People who’ve paid attention to the news recently are probably sick to death of hearing about Edward Snowden. Unfortunately for those people, I intend to talk about him, albeit briefly.
As we all know now, Mr. Snowden, after disclosing the existence of the PRISM program, which logged call information for everyone in the United States, fled the country to go to Hong Kong, which is currently controlled by China. This has caused numerous questions as to his motivations for revealing the existence of the program, especially as it comes out that he’s kind of a paranoiac and has a bit of an ego.
(As a side note, what’s with guys with Snow in their names and thinking that Communist China is a good place to be? Yes, Edgar, I’m looking at you.)
Here’s the deal, though. Whether Edward Snowden is a hero, a traitor, or a misguided fool/idealist (take your pick) has as much bearing on whether or not PRISM needed to be revealed as a math teacher’s membership or non-membership in the Klan does on whether or not they are correct when they say that the sum of the angles of a triangle is 180 degrees.
However, shooting the messenger has long been considered a good way to try and get rid of unpleasant news. This is not a problem unique to situations like this one. It can be seen all over the place in American culture and politics, and it works. Make the messenger look like an idiot, and the message gets lost in the noise.
Mention that there might be a problem with massive conglomerations of economic power? Well, you’re a socialist, and look how that worked out in Russia, or you’re a would-be tyrant who wants to control people’s choices. Suggest that the American government has too much power? Then why don’t you go to your no-government paradise in Somalia, you anarchist who obviously wants to exploit workers and minorities! Suggest that homosexual marriage might not result in the immediate moral collapse of America, and you’re a libertine who doesn’t want to follow God. Mention that there might be negative consequences to homosexual marriage, and you’re a bigot who wants to burn homosexuals at the stake. I’m exaggerating here, but not by much.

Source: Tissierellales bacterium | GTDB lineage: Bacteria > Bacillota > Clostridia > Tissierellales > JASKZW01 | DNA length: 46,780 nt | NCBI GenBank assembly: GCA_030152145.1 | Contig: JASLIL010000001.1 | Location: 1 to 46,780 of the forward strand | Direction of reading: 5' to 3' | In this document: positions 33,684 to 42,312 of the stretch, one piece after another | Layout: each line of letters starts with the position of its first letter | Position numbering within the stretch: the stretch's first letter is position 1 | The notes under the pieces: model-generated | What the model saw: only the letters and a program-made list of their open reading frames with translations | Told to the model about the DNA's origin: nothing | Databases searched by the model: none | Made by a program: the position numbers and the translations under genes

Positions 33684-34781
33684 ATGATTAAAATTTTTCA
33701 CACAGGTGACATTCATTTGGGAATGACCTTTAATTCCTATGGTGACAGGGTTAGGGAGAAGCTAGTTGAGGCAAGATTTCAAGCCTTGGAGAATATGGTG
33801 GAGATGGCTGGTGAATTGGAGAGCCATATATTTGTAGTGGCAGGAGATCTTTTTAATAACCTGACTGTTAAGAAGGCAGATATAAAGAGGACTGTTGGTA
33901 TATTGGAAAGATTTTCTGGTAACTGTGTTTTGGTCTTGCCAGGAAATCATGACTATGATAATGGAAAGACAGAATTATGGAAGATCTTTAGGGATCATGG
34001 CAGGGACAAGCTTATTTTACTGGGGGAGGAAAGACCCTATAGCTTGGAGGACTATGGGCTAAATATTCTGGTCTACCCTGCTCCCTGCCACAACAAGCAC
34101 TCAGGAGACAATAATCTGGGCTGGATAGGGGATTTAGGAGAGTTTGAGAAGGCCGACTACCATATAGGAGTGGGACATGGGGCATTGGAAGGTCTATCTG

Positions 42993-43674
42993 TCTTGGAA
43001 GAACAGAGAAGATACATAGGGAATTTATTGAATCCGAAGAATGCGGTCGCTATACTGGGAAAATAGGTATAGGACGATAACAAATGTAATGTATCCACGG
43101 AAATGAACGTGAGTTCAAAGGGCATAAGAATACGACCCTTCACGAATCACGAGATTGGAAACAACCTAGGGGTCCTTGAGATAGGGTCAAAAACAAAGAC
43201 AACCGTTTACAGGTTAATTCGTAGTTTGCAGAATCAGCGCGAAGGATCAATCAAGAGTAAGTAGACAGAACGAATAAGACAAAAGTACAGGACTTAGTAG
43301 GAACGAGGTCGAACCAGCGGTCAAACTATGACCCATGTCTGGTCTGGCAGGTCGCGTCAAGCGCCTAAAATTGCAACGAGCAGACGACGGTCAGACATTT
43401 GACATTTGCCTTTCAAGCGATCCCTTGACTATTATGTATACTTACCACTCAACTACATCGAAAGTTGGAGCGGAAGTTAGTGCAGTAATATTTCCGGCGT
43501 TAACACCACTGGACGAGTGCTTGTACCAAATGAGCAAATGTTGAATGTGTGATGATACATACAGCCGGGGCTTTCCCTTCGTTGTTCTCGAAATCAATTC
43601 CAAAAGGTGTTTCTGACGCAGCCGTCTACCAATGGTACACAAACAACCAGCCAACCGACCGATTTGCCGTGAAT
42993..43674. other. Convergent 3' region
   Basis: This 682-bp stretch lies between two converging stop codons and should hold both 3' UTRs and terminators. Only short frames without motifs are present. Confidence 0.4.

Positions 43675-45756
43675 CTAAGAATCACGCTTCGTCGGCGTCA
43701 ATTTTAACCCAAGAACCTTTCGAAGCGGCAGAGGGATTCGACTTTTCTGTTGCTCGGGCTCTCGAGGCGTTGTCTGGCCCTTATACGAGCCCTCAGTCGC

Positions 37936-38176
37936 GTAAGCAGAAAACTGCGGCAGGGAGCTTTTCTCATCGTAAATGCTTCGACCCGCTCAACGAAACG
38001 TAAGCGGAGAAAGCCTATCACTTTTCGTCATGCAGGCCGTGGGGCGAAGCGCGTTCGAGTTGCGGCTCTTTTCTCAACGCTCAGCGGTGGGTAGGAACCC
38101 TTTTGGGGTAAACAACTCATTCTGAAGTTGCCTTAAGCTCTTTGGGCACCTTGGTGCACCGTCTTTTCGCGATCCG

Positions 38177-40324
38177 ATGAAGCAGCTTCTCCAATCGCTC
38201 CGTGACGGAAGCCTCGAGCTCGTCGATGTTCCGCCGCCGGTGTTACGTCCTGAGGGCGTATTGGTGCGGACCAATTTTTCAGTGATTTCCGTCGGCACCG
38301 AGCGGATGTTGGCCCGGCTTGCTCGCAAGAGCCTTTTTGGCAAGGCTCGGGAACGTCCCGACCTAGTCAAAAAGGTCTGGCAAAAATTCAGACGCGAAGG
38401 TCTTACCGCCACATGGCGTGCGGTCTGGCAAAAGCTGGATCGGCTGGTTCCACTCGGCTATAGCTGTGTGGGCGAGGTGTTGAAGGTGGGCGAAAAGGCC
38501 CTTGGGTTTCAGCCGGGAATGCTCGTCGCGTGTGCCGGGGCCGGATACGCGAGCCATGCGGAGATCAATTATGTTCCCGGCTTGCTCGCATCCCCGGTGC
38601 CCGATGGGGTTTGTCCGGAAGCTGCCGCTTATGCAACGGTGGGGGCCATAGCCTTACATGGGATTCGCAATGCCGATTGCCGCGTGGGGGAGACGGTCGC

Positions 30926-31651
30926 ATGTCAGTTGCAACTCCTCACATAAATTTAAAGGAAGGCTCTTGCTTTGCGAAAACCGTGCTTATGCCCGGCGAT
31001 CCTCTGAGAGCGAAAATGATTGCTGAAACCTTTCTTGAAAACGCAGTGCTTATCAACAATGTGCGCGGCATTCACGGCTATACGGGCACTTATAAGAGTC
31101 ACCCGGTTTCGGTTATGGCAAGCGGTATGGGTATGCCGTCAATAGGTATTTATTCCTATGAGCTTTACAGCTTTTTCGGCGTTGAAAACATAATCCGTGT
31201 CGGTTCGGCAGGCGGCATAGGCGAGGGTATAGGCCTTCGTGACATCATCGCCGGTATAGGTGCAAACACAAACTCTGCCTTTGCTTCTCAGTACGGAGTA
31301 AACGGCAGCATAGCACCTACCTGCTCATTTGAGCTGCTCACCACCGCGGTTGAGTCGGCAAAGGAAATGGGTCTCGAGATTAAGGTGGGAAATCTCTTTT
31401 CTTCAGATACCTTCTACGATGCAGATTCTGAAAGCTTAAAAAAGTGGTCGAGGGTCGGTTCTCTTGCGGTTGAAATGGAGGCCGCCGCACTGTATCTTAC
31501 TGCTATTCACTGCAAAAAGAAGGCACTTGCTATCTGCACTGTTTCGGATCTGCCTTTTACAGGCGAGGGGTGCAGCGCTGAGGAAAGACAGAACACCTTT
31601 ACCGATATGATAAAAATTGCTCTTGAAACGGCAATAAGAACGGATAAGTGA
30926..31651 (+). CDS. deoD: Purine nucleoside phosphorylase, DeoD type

Now, here’s what I’m not saying. I’m not saying that we shouldn’t check people’s personal motivations at times. Those times, however, are when we’re actually considering whether or not to give them power. When we’re considering whether their ideas are correct or not, however, that is not the time to talk about if they’re a fascist/socialist/anarchist/vegan/greedy/envious/bigoted/libertine person. The question is whether or not the idea actually makes sense, or the policy notion will work. Now, when it comes time for implementation, then it becomes very important what the motivation is, because that will affect implementation greatly.
As a side note, by the way, make sure that your spokespeople are sane, rational, and coherent. It’ll help your cause quite a bit.
‘Til next time,
Lowell Van Ness